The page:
Open since the 1940s, Monmouth Street’s Mon Plaisir is London’s oldest French restaurant. And zut alors is it French – think Jacques Tati, necklace of onions, huff-on-a-Gauloises Gallic, with a menu to match.
Escargots, served out of their shells, were tender vehicles for a rather subdued garlic butter, which was light on allium but nicely spiked with crisp, aniseed-flavoured pastis. A whacking great duck breast might have lacked any pan-crisped, artery-furring skin, but was succulent and full-flavoured, served with a blueberry-laced jus and turnip wedges. Punchier still was the bouchée à la reine: a giant, offally vol au vent filled with onion, cream and diced sweetbread: gutsy, old-school and cripplingly rich. We didn’t need the side order of molten dauphinois (but scarfed it all down, anyway).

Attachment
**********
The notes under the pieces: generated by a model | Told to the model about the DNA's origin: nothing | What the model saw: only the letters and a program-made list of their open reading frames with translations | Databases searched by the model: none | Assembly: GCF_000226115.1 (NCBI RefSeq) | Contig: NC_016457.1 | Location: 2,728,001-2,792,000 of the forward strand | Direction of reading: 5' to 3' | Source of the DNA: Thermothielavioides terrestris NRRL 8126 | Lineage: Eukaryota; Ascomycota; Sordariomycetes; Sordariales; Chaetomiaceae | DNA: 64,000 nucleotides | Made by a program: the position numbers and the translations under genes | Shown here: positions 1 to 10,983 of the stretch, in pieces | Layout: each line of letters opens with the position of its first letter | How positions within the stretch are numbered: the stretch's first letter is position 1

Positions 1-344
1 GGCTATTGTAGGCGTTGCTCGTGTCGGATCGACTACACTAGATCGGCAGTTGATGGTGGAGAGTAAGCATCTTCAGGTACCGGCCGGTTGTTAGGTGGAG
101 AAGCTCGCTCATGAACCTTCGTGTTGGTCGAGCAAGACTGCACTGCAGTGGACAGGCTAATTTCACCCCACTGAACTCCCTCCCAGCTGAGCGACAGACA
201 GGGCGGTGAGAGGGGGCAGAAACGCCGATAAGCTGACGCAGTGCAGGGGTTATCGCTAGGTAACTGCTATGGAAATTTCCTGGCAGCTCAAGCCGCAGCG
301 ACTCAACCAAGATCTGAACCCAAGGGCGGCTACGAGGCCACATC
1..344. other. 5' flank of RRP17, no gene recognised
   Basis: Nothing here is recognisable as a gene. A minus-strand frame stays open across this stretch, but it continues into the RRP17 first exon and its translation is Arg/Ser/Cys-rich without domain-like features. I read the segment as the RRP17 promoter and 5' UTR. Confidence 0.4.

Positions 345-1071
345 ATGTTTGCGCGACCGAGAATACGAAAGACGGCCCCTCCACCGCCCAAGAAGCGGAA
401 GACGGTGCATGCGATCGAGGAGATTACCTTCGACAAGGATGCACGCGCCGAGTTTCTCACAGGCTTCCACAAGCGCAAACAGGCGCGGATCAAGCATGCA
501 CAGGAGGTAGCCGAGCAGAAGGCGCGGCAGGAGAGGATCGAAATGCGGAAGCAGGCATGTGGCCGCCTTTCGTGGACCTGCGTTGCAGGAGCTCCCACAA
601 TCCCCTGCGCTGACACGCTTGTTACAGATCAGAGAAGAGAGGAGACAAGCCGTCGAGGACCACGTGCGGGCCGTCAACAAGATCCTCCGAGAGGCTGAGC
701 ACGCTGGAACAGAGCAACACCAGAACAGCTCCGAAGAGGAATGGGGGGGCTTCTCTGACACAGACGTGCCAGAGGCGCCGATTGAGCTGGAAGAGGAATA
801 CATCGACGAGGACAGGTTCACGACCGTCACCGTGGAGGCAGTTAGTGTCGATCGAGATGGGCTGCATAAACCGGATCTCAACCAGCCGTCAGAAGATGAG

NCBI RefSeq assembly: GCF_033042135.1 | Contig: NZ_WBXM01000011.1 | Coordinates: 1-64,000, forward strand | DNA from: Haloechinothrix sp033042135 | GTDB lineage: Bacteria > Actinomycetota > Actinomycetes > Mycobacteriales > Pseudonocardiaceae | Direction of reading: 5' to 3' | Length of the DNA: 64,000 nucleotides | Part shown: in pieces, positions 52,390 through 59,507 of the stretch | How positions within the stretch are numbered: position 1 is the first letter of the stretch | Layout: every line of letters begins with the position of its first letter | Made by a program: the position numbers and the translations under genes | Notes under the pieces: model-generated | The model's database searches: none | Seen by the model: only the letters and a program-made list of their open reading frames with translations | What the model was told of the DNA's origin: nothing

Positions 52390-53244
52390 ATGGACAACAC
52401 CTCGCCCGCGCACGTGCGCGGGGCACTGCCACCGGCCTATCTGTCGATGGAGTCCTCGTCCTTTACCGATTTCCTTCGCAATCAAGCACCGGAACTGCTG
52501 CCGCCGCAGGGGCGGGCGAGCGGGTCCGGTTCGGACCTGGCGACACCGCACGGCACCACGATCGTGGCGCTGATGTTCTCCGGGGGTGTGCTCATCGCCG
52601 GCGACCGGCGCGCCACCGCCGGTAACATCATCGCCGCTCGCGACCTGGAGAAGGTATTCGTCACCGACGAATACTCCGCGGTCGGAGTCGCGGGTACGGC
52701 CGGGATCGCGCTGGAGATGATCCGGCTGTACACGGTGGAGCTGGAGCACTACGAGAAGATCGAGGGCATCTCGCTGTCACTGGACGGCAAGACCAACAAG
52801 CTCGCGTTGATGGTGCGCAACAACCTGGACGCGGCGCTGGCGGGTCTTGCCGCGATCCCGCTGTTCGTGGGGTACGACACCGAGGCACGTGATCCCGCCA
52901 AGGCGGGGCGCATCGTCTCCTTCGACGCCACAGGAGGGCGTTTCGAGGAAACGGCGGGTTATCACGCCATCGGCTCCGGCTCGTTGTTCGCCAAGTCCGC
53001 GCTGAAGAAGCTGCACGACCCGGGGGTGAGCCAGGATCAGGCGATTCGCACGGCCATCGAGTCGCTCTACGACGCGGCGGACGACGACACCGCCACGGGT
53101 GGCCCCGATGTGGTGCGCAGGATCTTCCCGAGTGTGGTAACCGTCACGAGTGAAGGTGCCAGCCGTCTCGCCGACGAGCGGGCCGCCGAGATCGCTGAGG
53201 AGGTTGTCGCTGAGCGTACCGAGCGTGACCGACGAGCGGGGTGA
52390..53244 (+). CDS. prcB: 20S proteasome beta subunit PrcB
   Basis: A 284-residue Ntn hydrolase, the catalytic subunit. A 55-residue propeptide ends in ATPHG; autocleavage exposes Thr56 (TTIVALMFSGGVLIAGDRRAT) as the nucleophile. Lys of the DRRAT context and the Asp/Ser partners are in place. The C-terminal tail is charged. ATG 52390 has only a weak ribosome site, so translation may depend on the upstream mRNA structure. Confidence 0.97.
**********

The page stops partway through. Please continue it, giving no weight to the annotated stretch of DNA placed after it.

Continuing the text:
Desserts were a mixed bag: an otherwise fine chocolate mousse was oddly gelatinous, the pistachio cream on a brick-like almond financier was weirdly synthetic. A final dollop of Époisses cheese aside, they were an anticlimactic ending to an otherwise satisfying meal. Service was genial and brusque in the way that only the French can get away with. The restaurant itself has a marvellous Tardis-like quality. Of the two street-side dining rooms, one is warmly festooned with vintage booze ads and Parisian maps, and the other has a more Art Deco look – complete with a striking pewter bar at the back, supposedly pilfered from an old Lyonnaise brothel.
It’s far from the finest French restaurant that you can find in London, and you can get comparable grub for lower prices via Brasserie Zédel’s Prix Fixe menu or at Islington’s Le Mercury. But for a charming and vibey fill, Mon Plaisir is a pleasure indeed.